Einstein Science Reporting for Kids
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American Association for the Advancement of Science

The amazing baby brain

If you were watching television with the sound turned off, do you think you could tell what language the actors were speaking in?

Babies can, according to new research. At least, they can tell whether a face is speaking their native language or a foreign language.

When babies are around four to six months old, it doesn't seem like they really do much except look around, grab stuff and drool a lot. Actually, their brains are already hard at work laying down the groundwork for the language that they'll be speaking in a few years.

Babies are taking everything in at this stage. They're hearing all kinds of rhythms and patterns when grownups and kids talk to them, and this is the first step in figuring out how to speak.

Whitney Weikum of the University of British Columbia and hear colleagues wanted to know whether babies also use their eyes during this learning process.

They showed some babies a series of silent video clips showing adults saying sentences in English and French. They measured how long the babies looked at each section of the video, because babies look at new things for longer periods of time than they do for familiar things.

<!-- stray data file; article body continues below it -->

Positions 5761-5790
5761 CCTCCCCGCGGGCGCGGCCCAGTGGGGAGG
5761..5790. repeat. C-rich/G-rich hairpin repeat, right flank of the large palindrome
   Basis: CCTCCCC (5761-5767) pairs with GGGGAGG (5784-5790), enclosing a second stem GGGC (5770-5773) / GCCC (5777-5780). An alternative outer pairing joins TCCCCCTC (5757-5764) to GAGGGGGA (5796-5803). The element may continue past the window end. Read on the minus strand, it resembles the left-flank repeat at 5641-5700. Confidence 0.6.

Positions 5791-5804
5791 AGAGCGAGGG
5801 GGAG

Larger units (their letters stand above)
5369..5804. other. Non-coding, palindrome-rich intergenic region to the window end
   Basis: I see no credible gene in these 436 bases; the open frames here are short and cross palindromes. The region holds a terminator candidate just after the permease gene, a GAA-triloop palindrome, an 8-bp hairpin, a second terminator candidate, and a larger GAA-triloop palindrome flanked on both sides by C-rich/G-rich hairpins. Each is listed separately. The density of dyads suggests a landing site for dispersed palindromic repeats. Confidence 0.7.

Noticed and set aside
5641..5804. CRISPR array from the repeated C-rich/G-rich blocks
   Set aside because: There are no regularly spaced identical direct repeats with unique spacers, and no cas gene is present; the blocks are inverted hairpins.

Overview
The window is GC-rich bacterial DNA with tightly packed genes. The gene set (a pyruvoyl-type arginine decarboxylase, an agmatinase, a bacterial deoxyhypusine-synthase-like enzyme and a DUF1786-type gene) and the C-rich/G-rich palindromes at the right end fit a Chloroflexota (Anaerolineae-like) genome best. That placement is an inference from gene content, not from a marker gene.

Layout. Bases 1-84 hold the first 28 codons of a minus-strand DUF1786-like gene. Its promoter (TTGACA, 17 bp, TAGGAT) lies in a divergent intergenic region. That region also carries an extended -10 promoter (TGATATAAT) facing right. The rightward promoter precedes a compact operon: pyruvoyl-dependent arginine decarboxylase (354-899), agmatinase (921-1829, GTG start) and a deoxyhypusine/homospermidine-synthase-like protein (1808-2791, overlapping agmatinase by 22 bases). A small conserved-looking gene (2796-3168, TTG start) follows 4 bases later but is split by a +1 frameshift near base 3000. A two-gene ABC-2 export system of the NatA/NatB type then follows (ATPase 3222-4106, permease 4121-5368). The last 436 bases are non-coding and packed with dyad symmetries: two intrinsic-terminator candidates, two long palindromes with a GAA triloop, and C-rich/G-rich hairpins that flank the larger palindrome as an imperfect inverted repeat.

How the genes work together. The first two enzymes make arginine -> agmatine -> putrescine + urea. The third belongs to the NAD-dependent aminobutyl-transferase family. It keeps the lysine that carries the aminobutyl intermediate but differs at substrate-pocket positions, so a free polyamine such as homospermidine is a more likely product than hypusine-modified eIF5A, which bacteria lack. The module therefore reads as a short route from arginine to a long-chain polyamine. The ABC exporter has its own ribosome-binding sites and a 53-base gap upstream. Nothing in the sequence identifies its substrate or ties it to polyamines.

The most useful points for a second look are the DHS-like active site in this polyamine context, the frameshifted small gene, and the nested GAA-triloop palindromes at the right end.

The researchers learned that, between four and six months, infants can tell the difference between their own, familiar language and a new, foreign language just by watching the faces of the people talking. No sound required!

Babies that were eight months old were not as good at doing this, which suggests that four to six months is a particularly important period for the brain to learn how to match faces with language.

There was one exception: eight month-old babies from bilingual (French- and English-speaking) families were still very good at telling the difference between French- and English-speaking faces. Why do you think that might be? Maybe their brains had been getting a lot of practice switching between different languages!

This study appears in the 25 May issue of the journal Science.